• 1
    @TheLQ, I find it hard to believe there's an IT professional that doesn't have a web site. That's like an electrician not having a screwdriver. – John Gardeniers Aug 4 '12 at 1:44
  • You can put me in the "or wants to" category, theLQ. – Sirex Aug 6 '12 at 1:42
  • At last, if rapidshare and others public services not acceptable, you can arrange hosting at home. – mmv-ru Aug 6 '12 at 20:53
3

I generally use my own server, but have used box.com in the past (still some old stuff laying around)

3

To mention an option specifically suited for PCAP dump files, Cloudshark seems to be a sensible choice. It has been around for some time now (started in 2010), is constantly extending the services, does not require to sign up to upload dumps, has reasonable size limits (10 MB currently) and not only hosts dumps but also allows for viewing and analysis via an AJAX interface:

Cloudshark interface

2

As has been mentioned before, using your own server is a good choice if you can handle the bandwidth. If that's not possible, I've had great relability and service with Ge.tt

Quote from the FAQ:

No plug-ins

Ge.tt is 100% web-based and works directly in your browser. No flash required. No applet needed. No installation before you're ready to go. Just go to your browser and start sharing.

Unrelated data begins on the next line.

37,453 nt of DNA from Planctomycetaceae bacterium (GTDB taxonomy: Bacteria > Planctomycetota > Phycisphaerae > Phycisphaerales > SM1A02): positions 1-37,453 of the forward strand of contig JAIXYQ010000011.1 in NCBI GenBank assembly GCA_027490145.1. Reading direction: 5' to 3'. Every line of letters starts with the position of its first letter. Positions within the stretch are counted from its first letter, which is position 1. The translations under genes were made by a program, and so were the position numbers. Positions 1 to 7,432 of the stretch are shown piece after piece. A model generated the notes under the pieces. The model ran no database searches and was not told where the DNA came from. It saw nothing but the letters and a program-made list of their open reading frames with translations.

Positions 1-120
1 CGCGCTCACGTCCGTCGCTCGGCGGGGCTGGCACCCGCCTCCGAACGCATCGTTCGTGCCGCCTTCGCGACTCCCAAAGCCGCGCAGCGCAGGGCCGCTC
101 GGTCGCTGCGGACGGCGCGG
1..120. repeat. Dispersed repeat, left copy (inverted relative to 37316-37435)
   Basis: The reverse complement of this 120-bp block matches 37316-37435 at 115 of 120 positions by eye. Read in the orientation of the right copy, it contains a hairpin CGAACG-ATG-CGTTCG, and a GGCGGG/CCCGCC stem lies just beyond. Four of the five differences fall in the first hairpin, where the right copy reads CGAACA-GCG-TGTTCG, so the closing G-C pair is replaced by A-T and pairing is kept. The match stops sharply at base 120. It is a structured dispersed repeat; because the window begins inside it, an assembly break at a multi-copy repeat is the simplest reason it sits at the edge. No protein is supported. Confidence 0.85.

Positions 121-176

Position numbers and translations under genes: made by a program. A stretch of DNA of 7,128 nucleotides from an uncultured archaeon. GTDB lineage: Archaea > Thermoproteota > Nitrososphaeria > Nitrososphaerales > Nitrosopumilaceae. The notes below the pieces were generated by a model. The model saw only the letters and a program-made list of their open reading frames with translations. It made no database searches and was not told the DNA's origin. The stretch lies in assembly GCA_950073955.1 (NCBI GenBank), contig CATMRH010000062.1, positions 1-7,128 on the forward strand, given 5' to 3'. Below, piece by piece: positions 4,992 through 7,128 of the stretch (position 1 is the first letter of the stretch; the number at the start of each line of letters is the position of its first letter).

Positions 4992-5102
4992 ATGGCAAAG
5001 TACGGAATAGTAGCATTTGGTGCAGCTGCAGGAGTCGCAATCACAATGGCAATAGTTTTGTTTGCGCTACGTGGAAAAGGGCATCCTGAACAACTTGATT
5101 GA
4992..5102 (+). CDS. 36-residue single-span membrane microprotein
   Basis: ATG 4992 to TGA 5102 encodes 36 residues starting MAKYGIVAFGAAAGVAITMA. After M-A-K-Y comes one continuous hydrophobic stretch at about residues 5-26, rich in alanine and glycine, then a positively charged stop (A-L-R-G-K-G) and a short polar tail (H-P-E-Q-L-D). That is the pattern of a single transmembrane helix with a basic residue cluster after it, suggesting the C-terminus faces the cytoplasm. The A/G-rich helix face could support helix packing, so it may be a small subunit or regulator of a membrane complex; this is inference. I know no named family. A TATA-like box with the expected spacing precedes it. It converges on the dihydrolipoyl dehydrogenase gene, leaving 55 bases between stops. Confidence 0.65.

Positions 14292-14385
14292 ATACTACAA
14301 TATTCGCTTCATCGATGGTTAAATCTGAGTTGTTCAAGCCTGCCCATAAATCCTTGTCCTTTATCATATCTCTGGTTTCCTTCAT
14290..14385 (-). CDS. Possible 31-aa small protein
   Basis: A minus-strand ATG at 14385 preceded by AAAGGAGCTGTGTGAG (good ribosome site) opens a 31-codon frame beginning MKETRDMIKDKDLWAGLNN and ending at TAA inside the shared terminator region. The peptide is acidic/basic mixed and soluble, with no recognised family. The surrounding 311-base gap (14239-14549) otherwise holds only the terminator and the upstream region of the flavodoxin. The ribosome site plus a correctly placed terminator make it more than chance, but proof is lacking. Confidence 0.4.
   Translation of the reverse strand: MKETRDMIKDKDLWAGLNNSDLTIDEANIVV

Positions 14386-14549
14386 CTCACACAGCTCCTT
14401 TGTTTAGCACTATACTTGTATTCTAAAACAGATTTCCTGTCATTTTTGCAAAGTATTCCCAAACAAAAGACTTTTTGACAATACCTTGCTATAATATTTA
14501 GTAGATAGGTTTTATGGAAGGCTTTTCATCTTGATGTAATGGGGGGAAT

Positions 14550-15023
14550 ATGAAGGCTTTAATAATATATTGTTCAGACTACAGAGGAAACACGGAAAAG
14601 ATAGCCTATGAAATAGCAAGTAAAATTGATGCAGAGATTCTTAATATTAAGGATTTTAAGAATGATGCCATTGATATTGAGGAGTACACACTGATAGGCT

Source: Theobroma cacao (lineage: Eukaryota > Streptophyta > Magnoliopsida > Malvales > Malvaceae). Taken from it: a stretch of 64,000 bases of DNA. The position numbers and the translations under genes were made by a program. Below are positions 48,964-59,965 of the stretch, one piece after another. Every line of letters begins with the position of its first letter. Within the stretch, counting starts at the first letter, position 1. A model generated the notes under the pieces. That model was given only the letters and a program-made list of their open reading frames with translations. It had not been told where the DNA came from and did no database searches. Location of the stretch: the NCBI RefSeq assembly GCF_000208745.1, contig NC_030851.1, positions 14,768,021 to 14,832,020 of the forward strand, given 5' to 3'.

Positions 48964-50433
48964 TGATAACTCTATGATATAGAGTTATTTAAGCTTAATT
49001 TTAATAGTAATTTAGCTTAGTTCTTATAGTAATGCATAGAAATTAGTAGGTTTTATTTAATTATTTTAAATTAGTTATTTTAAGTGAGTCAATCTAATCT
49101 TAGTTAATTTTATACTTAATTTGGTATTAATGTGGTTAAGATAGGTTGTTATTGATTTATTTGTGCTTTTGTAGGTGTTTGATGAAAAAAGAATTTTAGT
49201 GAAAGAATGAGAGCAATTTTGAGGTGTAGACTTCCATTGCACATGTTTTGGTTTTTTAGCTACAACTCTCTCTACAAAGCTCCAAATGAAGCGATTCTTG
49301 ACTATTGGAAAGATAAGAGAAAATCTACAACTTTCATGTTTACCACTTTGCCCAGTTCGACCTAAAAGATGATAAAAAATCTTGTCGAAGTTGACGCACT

The free account will delete files after 30 days, however if YOU sign-up for an account then the files last until you remove them. (or Ge.tt gets sued into oblivion) Users who get the ge.tt link won't need to sign-up to download.

ToS quote:

In order to clean its file storage, Ge.tt is entitled to delete files which have not been accessed for a longer period of time. However, this deletion shall only take place after minimum 30 days have passed since the file was uploaded, and if the user does not have an account.

Users of the Ge.tt services shall have the option of registering free-of-charge. Through this registration, they can expand the features and functions of the Ge.tt services and view and manage all files, which have been uploaded using this account.

2

Stack Exchange themselves use ClearBits (LegalTorrents) for their data dumps. But I think they charge for uploads. And they require stuff to be under a free* license.